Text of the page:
Advanced Modeling Reconciles Counterintuitive Decisions in Lead Optimization.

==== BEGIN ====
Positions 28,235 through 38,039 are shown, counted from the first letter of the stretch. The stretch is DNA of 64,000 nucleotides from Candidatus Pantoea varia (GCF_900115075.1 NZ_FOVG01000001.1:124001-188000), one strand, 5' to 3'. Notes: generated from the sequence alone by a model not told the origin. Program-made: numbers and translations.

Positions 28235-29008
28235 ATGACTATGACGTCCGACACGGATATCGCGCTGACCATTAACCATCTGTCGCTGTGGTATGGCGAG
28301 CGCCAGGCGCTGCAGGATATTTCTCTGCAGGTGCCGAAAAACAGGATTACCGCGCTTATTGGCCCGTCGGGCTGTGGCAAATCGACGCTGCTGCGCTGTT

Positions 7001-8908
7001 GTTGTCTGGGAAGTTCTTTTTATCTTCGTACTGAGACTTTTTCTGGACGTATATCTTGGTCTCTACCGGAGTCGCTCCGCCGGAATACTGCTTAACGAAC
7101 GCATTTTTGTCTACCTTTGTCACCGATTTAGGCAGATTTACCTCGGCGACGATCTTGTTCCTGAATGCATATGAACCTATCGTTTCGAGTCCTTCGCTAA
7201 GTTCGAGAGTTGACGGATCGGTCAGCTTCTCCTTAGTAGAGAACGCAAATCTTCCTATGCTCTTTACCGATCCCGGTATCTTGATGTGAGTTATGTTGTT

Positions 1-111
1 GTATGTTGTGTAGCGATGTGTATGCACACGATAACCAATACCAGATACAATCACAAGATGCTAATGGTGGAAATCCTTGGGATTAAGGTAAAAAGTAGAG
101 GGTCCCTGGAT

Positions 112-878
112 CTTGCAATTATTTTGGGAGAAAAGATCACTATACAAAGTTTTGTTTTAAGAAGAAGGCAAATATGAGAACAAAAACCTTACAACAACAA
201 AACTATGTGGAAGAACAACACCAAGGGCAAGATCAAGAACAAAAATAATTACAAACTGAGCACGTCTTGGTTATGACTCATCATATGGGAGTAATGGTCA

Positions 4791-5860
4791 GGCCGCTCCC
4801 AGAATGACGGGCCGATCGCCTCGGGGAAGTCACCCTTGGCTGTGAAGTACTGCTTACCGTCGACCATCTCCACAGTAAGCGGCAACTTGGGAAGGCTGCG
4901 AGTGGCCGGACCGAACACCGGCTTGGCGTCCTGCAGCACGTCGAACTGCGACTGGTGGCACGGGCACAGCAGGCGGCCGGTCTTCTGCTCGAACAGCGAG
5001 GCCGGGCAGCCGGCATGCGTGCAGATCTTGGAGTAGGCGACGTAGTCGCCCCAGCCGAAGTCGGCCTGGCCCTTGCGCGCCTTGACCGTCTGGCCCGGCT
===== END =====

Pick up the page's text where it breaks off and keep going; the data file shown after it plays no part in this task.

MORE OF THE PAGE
Water molecules play integral roles in the formation of many protein-ligand complexes, and recent computational efforts have been focused on predicting the thermodynamic properties of individual waters and how they may be exploited in rational drug design. However, when water molecules form highly coupled hydrogen-bonding networks, there is, as yet, no method that can rigorously calculate the free energy to bind the entire network or assess the degree of cooperativity between waters. In this work, we report theoretical and methodological developments to the grand canonical Monte Carlo simulation technique. Central to our results is a rigorous equation that can be used to calculate efficiently the binding free energies of water networks of arbitrary size and complexity. Using a single set of simulations, our methods can locate waters, estimate their binding affinities, capture the cooperativity of the water network, and evaluate the hydration free energy of entire protein binding sites. Our techniques have been applied to multiple test systems and compare favorably to thermodynamic integration simulations and experimental data. The implications of these methods in drug design are discussed.